Could Remote Workers Be Laid Off First?

Many workers in many industries have enjoyed the luxury of a hybrid work schedule or a fully remote position for more than two years.  Many are reluctant to spend time commuting to work.  Others have found a way to work from home and care for children or elderly parents.  But with the possibility of a recession looming, and the prospect of layoffs in general growing, is there a potential downside to the work-from-home arrangement that continues to be very popular?  Could it be that these workers have been out of sight, out of mind?

In one large-scale survey by, a maker of business presentations software, 60% of managers said that remote workers would probably be laid off first.  The question arose early in the pandemic with some executives and management experts cautioning that it would be easier for bosses to terminate individuals they seldom see as compared to those they see daily.  It was also mentioned that those who are not present in the workplace would miss opportunities to demonstrate their abilities when new and unexpected situations arose in the office.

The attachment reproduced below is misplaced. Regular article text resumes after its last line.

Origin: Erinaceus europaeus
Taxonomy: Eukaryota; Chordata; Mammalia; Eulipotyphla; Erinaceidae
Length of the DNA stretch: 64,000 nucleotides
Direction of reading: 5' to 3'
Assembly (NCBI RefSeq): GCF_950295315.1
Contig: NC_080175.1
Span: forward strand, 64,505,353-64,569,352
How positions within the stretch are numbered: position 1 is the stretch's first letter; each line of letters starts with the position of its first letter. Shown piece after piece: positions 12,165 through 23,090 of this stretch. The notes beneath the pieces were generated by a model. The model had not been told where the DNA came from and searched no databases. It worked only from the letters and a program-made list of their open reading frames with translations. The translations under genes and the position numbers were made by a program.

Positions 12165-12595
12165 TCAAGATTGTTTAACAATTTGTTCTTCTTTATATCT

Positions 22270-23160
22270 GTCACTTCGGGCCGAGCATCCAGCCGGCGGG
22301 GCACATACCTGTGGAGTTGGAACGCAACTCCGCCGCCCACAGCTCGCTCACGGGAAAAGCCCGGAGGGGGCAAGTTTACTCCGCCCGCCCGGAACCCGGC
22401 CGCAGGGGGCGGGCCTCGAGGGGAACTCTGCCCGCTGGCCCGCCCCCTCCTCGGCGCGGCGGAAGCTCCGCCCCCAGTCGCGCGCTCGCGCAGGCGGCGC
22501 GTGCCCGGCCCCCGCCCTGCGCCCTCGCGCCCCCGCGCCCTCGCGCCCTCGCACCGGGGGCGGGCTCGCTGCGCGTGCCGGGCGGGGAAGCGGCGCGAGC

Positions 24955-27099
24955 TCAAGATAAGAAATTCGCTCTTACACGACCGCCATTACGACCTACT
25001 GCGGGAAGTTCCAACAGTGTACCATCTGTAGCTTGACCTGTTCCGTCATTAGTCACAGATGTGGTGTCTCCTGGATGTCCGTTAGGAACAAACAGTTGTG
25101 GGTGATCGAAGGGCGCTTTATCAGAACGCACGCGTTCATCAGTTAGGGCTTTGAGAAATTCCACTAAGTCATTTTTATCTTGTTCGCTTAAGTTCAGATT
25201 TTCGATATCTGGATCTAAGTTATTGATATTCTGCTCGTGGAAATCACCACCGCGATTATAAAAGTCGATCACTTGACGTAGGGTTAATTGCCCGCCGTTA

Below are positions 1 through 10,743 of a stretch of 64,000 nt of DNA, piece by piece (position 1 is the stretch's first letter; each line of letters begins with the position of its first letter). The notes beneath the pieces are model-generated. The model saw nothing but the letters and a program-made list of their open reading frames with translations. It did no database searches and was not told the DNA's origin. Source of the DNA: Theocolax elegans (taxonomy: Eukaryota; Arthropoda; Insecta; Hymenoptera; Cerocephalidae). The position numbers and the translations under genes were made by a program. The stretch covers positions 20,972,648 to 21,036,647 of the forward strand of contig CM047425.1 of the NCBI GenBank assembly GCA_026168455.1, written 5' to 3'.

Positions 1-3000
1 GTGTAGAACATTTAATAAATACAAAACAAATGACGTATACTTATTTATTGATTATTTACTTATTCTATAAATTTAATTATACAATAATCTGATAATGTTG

GoodHire, an employment screening firm in the Bay Area, found in a survey that 80% of workers felt that working from home would make them more vulnerable to a layoff.  It’s probably too soon to know whether remote workers will be more vulnerable to being laid off first, as it benefits any company to keep high-performing employees, whether they are in the office or not.  However, personnel managers say much of the corporate world may be returning to an office culture that favors people working on-site.

According to the Working From Home Research Project, about 30% of all paid workdays are done from home.  Many workers value working from home so much so, that 45% said they would take a pay cut to be able to keep working remotely.  And about one in three workers state they would actually quit or look for a remote job if they were forced to return to the office full time, according to GoodHire’s survey.

For more detail on the surveys mentioned here, please see the article at this link:

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